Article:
LightPix Labs Announces New FlashQ Q20II and T2 Trigger

The FlashQ Trigger T2 gets upgraded with a rechargeable battery, while the FlashQ Q20II now allows USB charging on the flash body.

If you’re looking into trying out off-camera LED flashes or LED lights for your compact camera, you might want to check out the new FlashQ Q20II. Hong Kong-based LightPix Labs has upgraded the Q20II and the included T2 Trigger with USB charging capabilities.

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The Professional Photographer’s Introduction to Wireless Flash for Amateurs

Like many photographers, I worked for a time as an assistant in a studio, where one of my most important tasks was to follow behind (or in front of, or beside) the photographer and make sure they didn’t trip over their PC cable, thereby unplugging the lights while simultaneously falling unceremoniously on their face.

A remnant of the same era where telephone operators manually plugged cables into long rows of connectors to complete a call, the PC connector is a long cord that attaches between the camera and a flash or strobe setup. The PC has always been a problematic solution. On one side is usually found a connector that’s the same as a 3.5mm headphone mini-connector, while on the other side is a coaxial cable comprised of an inner cable wrapped in a thin circular metal housing. The circular coaxial end of the cable plugs into a camera’s PC port, and the 3.5mm cable plugs into a lighting pack. Multiple packs could be strung together by a series of cables, and photographers needing a lot of space between themselves and their packs would often combine multiple extenders and drag the cables behind them.

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Phottix Triton II Flash Trigger Works With 16 Channels

The first generation Phottix Triton Wireless Trigger was released in 2008, and the newly launched Triton II Flash Trigger is an evolution that works with a total of 16 channels of studio lights. The Phottix Triton II is a new budget-friendly flash trigger system boasting the latest techonology suitable for manual shooting with studio strobes or hot shoes flashes.

Think PocketWizard Plus III; or something of the sort yet not as advanced and not being a transceiver.

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Nissin Introduces the Tiny i40 Compact Flash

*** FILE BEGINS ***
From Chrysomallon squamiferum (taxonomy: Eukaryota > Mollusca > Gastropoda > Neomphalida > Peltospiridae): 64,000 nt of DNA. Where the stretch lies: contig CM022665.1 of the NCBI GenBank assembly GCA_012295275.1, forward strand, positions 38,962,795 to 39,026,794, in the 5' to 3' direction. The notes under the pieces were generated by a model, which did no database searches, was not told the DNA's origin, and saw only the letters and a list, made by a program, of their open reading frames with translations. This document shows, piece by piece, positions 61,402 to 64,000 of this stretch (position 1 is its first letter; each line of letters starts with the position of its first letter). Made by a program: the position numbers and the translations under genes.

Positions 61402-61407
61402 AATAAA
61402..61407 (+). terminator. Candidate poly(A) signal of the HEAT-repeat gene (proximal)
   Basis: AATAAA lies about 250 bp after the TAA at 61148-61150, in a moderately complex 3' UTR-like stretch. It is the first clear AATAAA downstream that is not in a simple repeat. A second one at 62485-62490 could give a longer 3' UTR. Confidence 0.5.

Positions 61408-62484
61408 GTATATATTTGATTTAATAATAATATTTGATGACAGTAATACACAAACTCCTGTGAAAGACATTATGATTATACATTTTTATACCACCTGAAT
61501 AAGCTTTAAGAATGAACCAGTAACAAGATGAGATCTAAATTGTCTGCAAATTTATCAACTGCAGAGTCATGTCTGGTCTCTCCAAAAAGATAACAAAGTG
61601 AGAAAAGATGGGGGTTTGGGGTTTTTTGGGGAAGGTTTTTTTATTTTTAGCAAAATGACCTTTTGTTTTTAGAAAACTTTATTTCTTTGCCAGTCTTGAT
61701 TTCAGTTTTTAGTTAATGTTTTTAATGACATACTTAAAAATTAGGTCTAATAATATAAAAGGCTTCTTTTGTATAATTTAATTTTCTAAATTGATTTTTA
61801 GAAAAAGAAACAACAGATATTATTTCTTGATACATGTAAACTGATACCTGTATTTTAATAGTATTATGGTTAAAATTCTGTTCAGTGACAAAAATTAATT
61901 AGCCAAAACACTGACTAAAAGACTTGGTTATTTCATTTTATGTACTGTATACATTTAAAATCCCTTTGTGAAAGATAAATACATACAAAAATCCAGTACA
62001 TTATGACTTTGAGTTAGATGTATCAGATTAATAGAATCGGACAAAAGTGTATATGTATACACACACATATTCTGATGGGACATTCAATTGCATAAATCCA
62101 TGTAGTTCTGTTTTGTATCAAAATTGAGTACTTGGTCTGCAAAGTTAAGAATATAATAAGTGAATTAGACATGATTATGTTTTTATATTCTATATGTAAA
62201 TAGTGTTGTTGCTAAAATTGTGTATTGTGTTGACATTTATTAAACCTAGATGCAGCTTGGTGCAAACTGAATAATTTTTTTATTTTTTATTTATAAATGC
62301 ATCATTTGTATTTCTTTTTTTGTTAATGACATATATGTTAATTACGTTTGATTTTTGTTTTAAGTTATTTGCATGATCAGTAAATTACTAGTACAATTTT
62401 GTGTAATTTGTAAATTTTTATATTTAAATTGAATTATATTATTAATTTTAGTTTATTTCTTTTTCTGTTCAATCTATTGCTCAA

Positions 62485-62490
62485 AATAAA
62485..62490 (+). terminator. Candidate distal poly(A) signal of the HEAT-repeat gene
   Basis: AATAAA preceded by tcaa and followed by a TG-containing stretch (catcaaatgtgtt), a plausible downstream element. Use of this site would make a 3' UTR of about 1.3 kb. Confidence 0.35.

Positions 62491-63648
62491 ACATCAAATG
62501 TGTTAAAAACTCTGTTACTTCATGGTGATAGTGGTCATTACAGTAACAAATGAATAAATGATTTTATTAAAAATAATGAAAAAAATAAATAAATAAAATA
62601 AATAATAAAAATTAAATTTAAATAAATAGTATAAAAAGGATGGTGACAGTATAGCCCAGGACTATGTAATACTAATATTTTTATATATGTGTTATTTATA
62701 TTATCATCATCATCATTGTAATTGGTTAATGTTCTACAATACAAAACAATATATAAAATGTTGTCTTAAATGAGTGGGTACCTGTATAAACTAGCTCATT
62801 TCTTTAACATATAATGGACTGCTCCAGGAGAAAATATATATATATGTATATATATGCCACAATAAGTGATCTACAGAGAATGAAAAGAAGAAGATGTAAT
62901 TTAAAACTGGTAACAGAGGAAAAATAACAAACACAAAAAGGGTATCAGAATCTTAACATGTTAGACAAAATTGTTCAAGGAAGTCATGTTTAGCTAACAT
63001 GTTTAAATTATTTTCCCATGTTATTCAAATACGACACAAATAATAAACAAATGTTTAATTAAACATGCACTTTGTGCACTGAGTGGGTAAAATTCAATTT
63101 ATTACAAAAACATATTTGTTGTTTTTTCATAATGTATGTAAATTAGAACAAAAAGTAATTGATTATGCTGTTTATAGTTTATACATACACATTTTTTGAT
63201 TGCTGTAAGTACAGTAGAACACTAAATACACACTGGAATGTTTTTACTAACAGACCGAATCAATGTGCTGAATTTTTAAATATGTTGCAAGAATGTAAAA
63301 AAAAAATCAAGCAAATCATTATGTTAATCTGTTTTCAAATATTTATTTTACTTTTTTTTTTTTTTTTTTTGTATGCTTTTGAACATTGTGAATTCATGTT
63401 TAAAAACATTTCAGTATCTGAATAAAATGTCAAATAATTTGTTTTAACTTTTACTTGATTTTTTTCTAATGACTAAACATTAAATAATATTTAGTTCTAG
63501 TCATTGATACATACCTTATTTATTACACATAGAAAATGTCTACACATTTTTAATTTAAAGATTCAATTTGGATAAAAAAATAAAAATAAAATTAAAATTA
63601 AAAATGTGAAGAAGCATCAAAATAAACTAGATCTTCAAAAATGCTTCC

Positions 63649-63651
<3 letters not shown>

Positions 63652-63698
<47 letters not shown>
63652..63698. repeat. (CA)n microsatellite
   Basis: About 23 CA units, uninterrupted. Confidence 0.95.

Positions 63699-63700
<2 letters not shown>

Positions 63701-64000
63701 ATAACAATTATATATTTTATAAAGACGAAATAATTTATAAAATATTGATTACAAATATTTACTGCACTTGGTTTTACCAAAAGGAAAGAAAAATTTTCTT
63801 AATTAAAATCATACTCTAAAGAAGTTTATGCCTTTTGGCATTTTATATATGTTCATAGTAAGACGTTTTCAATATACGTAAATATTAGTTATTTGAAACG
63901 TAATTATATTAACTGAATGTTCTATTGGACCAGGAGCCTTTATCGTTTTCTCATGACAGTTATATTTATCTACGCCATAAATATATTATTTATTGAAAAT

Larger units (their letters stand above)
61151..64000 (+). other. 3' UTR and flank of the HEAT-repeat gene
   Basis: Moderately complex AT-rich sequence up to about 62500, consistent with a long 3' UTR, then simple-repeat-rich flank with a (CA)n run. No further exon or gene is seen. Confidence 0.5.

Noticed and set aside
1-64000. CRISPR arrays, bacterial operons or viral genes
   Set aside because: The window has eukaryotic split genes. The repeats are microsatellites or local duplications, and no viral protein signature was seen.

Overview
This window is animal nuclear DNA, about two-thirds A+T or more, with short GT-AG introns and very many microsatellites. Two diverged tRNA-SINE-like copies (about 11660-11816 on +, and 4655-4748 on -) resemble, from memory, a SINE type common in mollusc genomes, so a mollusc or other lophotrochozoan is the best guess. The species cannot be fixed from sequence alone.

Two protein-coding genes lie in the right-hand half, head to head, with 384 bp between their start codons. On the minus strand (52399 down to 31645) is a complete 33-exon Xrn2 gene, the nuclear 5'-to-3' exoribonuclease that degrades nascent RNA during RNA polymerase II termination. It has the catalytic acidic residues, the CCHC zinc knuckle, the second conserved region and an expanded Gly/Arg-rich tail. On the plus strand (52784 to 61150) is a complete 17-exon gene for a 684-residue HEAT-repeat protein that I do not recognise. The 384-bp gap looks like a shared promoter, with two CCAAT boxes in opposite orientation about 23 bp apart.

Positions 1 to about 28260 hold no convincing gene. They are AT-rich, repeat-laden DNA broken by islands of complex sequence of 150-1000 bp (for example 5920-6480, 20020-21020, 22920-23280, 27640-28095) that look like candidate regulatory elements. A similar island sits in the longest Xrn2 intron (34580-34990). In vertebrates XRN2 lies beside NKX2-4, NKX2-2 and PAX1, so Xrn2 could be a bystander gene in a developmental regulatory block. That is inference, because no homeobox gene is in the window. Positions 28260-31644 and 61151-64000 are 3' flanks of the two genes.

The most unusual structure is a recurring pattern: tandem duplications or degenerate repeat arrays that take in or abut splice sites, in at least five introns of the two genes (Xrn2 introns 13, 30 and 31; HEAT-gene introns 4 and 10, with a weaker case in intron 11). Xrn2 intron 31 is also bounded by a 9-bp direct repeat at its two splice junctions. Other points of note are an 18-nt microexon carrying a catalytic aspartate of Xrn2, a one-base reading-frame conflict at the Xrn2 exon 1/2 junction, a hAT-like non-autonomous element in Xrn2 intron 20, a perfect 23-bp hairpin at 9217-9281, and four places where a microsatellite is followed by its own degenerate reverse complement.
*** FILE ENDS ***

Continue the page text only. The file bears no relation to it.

Kevin Lee The Phoblographer Nissin i40 Product Images 1 of 3

Nissin is out with a new compact flash called the Nissin i40. Measuring in at less than 3 1/2” tall and weighing less than 8 ounces, it’s what they’re claiming to be one of the most pocketable hotshoe flashes in the world. Despite its diminutive size the i40 can throw out a flash output of 105mm with an auto-adjusting zoom-range, which moves it back down to 24mm.

The back of the flash has two selector dials to change the function and power of the flash making it easy enough for even beginners to operate. The flash can also be set to sync up with a 1/8000th of a second shutter speed. Meanwhile, a Wireless TTL mode and two two optical slave settings for multiple offset flash combinations.

The Nissin i40’s head rotates horizontally 180° from side to side and tilts up to 90° making it suitable for close up photography. It comes equipped with a built-in diffuser for 16mm lens coverage, plus a soft box for softening the harsh light and reducing shadows.

Arriving later this June for $269, the Nissin i40 needs four AA batteries to operate. Before then the Nissin i40 will be introduced and on display at the in the at the WPPI Expo in Las Vegas starting March 3rd. And in case you can’t see it there either, you can check out more images of the Nissin i40 after the jump.

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Hands On: Phottix Odin TTL Wireless Triggers for Canon EOS (Test at New York Comic Con 2011)

I’ve had the Phottix Odin Wireless TTL Triggers for less than a week now, but they’ve quickly turned into something that I need to have in my camera bag with me at almost all times. Recently, they saw lots of action during my visit to New York City Comic Con 2011. So how have they held up so far? And are they better than the Canon wireless flash system?

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Reader Question: How to Trigger a Flash Wirelessly on a Canon DSLR

We recently had a question posed to us on our Facebook wall asking us how to set your Canon 60D to trigger wireless flashes like a Canon 550 EX. To do this, we’re going to borrow a bit from our intro to Canon Wireless Flash posting. Since I don’t have a Canon 60D, I’m going to use my 7D and show you how to trigger a 430 EX II (the flash closest in functionality to the 550 EX) wirelessly using infrared control.

Hit the jump to check out the instructional video.

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Book Review: DIY Photography- Home Studio Photography

Do it yourself projects are usually very fun. I used to work on things like this back in college when I was more into cinematography. DIYPhotography’s Udi Tirosh, the creator of the well reviewed Bokeh Master’s Kit, has written a very informative and carefully explained book: Home Studio Photography. The eBook is a complete listing of a bunch of fun projects to work on at home when you’re bored. Beyond boredom, many of the creations have practical applications in the photo world as well.

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